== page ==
Looking Beyond the IMF Extended Fund Facility

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The government is in discussions with the International Monetary Fund, IMF, for a new agreement after the current one ends in December.

Finance Minister, Audley Shaw, says they’re in talks for the IMF to begin a monitoring agreement, which will be different from the current Extended Fund Facility, EFF.

“Developing beyond the IMF” was the theme of the Private Sector Organization of Jamaica, PSOJ’s Annual Economic Forum, today.

But that theme may be a misnomer, because the government is not yet ready to move beyond the IMF.

According to Finance Minister Audley Shaw, who was one of the main speakers, the relationship will continue beyond the current arrangement.

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Jamaica completed its eleventh and twelfth IMF reviews earlier this year, which has allowed for the draw down of some 80 million US dollars from the fund.

The country still has three reviews to go under the EFF, with the last scheduled for next April.

Minister Shaw says the Government is not afraid to reengage the IMF in a monitoring capacity beyond this point.

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He says beyond the IMF, his administration will be committed to fostering growth led by the private sector.

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Meanwhile, members of the business community are saying that a staff monitoring arrangement with the IMF is not enough.

Executive Director of the Mona School of Business, Densil Williams, and Senior Economist at JMMB, Jermaine Burrell, say such a program would not have enough teeth to keep Jamaica on the path of fiscal responsibility.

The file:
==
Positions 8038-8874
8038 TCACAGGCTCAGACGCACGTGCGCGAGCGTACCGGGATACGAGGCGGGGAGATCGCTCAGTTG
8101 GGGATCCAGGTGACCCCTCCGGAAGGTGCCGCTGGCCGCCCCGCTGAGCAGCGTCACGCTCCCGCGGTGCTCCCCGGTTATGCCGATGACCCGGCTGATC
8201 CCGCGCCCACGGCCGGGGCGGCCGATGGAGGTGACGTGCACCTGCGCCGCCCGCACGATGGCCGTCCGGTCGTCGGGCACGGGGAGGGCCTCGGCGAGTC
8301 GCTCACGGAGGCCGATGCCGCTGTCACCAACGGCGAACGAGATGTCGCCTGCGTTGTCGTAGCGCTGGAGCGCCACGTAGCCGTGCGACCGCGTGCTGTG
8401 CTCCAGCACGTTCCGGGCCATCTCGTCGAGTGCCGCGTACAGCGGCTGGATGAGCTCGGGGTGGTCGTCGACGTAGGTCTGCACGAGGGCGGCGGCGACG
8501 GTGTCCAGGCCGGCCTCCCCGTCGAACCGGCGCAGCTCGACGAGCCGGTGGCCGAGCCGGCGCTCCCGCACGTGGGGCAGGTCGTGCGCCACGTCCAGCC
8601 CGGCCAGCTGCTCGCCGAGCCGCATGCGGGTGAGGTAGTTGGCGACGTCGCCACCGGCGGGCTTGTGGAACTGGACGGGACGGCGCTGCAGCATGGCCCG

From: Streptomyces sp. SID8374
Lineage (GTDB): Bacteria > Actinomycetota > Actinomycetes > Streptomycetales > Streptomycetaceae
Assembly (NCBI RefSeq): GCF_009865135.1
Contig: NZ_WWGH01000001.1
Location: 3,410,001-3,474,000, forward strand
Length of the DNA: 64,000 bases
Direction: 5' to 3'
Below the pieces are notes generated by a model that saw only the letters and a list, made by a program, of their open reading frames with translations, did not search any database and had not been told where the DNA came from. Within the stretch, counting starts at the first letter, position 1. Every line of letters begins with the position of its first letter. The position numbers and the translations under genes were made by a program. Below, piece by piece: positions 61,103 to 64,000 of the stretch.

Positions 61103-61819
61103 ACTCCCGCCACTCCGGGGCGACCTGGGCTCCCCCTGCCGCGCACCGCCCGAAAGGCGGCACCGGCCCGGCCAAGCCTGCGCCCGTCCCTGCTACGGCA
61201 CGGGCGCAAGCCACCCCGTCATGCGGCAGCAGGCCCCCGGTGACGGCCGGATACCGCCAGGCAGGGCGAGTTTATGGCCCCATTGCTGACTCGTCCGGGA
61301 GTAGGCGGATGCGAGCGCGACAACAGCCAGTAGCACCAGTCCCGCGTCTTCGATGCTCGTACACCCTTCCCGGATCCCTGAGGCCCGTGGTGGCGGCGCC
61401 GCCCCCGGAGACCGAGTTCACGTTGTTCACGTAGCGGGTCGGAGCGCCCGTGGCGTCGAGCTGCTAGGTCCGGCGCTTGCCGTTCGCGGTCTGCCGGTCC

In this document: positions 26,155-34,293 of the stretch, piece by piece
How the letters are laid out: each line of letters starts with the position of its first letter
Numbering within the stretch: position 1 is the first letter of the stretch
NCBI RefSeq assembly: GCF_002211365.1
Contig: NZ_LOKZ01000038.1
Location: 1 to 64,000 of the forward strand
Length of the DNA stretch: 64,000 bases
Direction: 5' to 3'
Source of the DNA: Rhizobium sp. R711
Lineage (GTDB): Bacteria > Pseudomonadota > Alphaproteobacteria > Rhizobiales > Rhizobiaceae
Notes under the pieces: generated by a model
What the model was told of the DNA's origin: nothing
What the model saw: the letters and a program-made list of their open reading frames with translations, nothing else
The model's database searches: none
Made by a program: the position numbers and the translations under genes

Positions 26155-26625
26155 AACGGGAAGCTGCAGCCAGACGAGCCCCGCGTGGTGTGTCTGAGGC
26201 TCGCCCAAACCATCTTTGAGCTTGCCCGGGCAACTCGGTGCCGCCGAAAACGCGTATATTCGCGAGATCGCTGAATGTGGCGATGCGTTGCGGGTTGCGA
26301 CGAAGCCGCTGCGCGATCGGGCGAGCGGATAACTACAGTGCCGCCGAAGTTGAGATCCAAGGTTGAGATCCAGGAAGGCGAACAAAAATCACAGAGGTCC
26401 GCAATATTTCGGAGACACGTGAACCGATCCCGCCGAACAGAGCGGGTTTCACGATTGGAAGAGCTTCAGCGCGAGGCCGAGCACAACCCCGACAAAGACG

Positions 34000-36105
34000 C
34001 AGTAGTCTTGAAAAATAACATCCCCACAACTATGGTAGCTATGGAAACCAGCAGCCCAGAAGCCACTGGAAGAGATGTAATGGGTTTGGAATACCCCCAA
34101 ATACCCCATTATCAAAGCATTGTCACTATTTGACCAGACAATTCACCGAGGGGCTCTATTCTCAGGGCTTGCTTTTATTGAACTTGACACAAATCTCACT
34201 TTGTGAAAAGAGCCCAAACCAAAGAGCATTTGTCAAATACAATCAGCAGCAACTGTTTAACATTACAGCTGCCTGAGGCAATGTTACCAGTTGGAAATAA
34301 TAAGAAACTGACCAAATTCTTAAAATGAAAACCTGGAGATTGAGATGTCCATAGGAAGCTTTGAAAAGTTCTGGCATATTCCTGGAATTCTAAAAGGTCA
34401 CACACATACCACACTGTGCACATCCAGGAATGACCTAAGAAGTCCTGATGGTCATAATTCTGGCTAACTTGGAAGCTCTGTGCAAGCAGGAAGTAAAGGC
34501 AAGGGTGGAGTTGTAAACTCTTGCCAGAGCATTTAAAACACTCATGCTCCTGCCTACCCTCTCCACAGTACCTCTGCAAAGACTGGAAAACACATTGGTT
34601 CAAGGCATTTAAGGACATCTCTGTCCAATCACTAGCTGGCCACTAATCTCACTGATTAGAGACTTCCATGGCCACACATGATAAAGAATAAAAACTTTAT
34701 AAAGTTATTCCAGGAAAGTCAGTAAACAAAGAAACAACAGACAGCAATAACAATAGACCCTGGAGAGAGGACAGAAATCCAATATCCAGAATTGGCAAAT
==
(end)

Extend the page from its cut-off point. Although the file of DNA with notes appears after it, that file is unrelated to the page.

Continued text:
According to the IMF, a staff-monitored program is an informal and flexible instrument for dialogue between them and a country on its economic policies.

Under the program, the IMF monitors a country’s targets and policies, but does not support them with the Fund’s financial resources, nor is it subject to the endorsement of the IMF’s Executive Board.

Executive Director of the Mona School of Business, Densil Williams, says Jamaica needs entrenched fiscal responsibility independent of the government of the day.

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He says until we have such an arrangement, the IMF must remain in place.

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He is backed by Senior Economist at Jamaica Money Market Brokers, JMMB, Jermaine Burrell.

Burrell says an intensified surveillance of Jamaica’s fiscal discipline is required with the IMF.

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He also argues for the maintenance of the Economic Programme Oversight Committee, EPOC, beyond the current IMF arrangement, as well continued monitoring by civil society.

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